CROSS-REFERENCES TO RELATED APPLICATIONS
This application claims the benefit of U.S. Provisional Application Nos. 61/044,021, filed Apr. 10, 2008; and 61/044,027, filed Apr. 10, 2008; which are hereby incorporated herein by reference. BACKGROUND
Various embodiments described herein relate generally to the scribing of materials, as well as systems and methods for scribing the materials. These systems and methods can be particularly effective in scribing single-junction solar cells and thin-film multi-junction solar cells.
Current methods for forming thin-film solar cells involve depositing or otherwise forming a plurality of layers on a substrate, such as a glass, metal or polymer substrate suitable to form one or more p-n junctions. An example of a solar cell has an oxide layer (e.g., a transparent-conductive-oxide (TCO) layer) deposited on a substrate, followed by an amorphous-silicon layer and a metal back layer. Examples of materials that can be used to form solar cells, along with methods and apparatus for forming the cells, are described, for example, in co-pending U.S. patent application Ser. No. 11/671,988, filed Feb. 6, 2007, entitled “MULTI-JUNCTION SOLAR CELLS AND METHODS AND APPARATUSES FOR FORMING THE SAME,” which is hereby incorporated herein by reference. When a panel is being formed from a large substrate, a series of scribe lines is typically used within each layer to delineate the individual cells. In previous approaches, this involved moving a substrate relative to at least one laser, in order to generate the scribe lines. If the solar cells included scribe lines in multiple directions on the panel, such as both longitudinal and latitudinal scribe lines, then it was necessary to rotate the substrate with respect to the lasers. Further, these devices did not allow for variations in the scribe lines where patterns other than straight lines are desired. Even further still, there was no way to perform minor adjustments to minimize deviations from the intended scribe-line positions.
Accordingly, it is desirable to develop systems and methods that overcome at least some of these, as well as potentially other, deficiencies in existing scribing and solar panel manufacturing devices. BRIEF SUMMARY
The following presents a simplified summary of some embodiments of the invention in order to provide a basic understanding of the invention. This summary is not an extensive overview of the invention. It is not intended to identify key/critical elements of the invention or to delineate the scope of the invention. Its sole purpose is to present some embodiments of the invention in a simplified form as a prelude to the more detailed description that is presented later.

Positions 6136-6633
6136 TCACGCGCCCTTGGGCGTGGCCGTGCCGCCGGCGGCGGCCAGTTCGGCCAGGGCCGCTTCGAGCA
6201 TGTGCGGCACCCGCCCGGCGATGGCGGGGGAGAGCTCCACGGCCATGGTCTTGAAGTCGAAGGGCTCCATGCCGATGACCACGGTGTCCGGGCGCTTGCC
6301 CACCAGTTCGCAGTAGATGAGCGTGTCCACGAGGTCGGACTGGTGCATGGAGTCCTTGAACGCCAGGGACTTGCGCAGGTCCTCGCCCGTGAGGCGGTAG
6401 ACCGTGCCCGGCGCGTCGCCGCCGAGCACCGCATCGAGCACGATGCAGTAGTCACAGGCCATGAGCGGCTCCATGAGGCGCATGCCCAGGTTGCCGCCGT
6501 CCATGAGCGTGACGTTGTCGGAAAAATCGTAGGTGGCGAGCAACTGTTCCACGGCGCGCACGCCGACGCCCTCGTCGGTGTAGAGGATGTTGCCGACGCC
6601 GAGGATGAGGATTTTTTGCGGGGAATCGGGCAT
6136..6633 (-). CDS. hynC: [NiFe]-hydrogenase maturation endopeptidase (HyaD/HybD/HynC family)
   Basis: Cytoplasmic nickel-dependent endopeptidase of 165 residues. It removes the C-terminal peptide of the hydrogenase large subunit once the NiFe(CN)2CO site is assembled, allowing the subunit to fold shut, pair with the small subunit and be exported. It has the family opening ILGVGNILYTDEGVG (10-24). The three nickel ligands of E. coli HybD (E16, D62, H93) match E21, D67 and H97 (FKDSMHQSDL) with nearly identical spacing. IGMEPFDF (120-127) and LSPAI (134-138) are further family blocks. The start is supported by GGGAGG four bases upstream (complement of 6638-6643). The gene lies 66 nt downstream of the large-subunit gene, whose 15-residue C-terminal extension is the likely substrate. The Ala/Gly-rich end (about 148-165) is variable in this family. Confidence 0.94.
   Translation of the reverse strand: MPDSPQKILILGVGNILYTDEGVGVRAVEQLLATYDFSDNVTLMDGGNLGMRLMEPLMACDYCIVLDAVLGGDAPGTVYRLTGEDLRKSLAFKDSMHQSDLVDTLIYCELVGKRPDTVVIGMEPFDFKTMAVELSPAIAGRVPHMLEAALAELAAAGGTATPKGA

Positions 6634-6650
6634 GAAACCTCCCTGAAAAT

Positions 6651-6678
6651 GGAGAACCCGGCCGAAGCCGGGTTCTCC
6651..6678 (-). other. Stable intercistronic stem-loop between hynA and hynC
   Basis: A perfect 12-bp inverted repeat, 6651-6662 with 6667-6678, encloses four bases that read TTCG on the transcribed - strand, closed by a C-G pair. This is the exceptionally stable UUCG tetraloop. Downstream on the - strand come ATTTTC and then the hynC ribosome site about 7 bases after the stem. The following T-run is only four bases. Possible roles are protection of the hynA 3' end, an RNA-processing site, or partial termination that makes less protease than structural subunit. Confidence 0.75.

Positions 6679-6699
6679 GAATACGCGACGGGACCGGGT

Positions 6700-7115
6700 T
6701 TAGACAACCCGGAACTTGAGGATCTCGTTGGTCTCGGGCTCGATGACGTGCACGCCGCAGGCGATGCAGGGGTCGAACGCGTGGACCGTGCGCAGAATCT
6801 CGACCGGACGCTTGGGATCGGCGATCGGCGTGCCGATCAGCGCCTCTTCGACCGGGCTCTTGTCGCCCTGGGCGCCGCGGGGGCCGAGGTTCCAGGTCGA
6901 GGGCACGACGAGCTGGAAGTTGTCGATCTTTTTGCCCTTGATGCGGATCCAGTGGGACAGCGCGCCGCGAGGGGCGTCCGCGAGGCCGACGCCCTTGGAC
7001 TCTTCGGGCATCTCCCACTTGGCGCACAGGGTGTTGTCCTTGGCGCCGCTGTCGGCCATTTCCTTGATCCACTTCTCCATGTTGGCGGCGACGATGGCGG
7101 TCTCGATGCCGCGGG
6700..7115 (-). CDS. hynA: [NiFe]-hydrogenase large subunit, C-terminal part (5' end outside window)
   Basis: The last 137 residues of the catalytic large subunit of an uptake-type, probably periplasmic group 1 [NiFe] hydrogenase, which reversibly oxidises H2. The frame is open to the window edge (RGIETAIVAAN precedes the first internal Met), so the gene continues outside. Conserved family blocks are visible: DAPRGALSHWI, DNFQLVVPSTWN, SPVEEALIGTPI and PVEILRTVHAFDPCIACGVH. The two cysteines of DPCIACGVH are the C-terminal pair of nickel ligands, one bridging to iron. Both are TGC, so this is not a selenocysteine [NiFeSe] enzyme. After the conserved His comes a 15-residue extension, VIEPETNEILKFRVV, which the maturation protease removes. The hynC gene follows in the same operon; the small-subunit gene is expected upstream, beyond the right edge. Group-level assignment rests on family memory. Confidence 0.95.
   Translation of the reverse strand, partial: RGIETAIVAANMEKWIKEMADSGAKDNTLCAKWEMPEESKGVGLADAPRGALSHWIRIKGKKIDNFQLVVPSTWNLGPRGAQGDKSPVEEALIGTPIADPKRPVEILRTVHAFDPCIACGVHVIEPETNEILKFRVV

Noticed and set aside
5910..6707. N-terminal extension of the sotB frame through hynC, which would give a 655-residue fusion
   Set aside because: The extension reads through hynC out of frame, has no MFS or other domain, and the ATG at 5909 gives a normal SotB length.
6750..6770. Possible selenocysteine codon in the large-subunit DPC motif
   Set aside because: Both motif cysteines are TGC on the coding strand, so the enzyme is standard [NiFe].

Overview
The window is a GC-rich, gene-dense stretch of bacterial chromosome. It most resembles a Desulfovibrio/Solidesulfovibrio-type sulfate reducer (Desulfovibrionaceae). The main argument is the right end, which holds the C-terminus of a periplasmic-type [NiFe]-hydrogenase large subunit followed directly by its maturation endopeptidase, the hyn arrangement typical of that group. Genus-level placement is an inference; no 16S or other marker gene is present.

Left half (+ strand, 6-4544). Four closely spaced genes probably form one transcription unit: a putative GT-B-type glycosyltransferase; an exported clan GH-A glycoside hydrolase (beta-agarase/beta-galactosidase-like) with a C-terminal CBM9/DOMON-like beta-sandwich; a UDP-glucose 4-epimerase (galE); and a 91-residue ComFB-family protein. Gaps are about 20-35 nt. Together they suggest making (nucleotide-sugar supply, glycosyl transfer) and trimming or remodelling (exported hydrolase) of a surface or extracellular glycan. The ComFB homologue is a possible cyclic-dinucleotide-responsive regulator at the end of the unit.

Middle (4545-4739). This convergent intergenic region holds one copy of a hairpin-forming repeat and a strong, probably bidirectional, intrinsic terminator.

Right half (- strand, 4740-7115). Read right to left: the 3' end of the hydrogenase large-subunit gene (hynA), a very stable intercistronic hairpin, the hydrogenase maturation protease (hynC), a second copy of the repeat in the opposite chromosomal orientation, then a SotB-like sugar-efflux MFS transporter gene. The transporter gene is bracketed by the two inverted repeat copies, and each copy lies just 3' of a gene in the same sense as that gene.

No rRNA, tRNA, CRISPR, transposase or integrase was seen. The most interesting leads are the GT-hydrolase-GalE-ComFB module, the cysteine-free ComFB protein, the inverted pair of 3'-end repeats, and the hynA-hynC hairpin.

Systems and methods for scribing a workpiece are provided. Various embodiments can provide for improved control, as well as the ability to scribe in multiple directions and/or patterns without rotating the substrate. System and methods in accordance with various embodiments provide for general purpose, high-throughput, direct patterning laser scribing on large film-deposited substrates. These systems and methods can be particularly effective in scribing single-junction solar cells and thin-film multi-junction solar cells.
In many embodiments, a system for scribing a workpiece is provided. The system includes a translation stage operable to support the workpiece and translate the supported workpiece in a longitudinal direction, a laser operable to generate output able to remove material from at least a portion of the workpiece, a scanning device operable to control a position of the output from the laser, and a controller. The controller is coupled with the translation stage, the laser, and the scanning device. The controller is operable to coordinate a position of the translation stage with the generation of an output from the laser and with a scanned position of the output from the laser. The system provides for the scribing of patterns in two dimensions on the workpiece without rotating the workpiece.
In many embodiments, a system for scribing a workpiece is provided. The system includes a translation stage operable to support the workpiece and translate the supported workpiece in a longitudinal direction, a laser operable to generate output able to remove material from at least a portion of the workpiece, and a scanning device operable to control a position of the output from the laser. The scanning device utilizes at least one scribe pattern enabling the scanning device to scribe a desired pattern into the workpiece during relative lateral motion between the scanning device and the workpiece.
In many embodiments, a method of scribing a workpiece having a longitudinal direction and a lateral direction is provided. The method includes forming a first scribe line having a direction with a lateral component by using a scanning device to direct a first series of sequential laser pulses at the workpiece, and forming a second scribe line having a direction with a lateral component by using the scanning device to direct a second series of sequential pulses at the workpiece. The second scribe line is offset from the first scribe line. The offset includes a longitudinal component.
For a fuller understanding of the nature and advantages of the present invention, reference should be made to the ensuing detailed description and accompanying drawings. Other aspects, objects and advantages of the invention will be apparent from the drawings and the detailed description that follows. BRIEF DESCRIPTION OF THE DRAWINGS
Various embodiments in accordance with the present invention will be described with reference to the drawings, in which:
FIG. 1 illustrates a perspective view of a laser-scribing device that can be used in accordance with many embodiments;
FIG. 2 illustrates a side view of a laser-scribing device that can be used in accordance with many embodiments;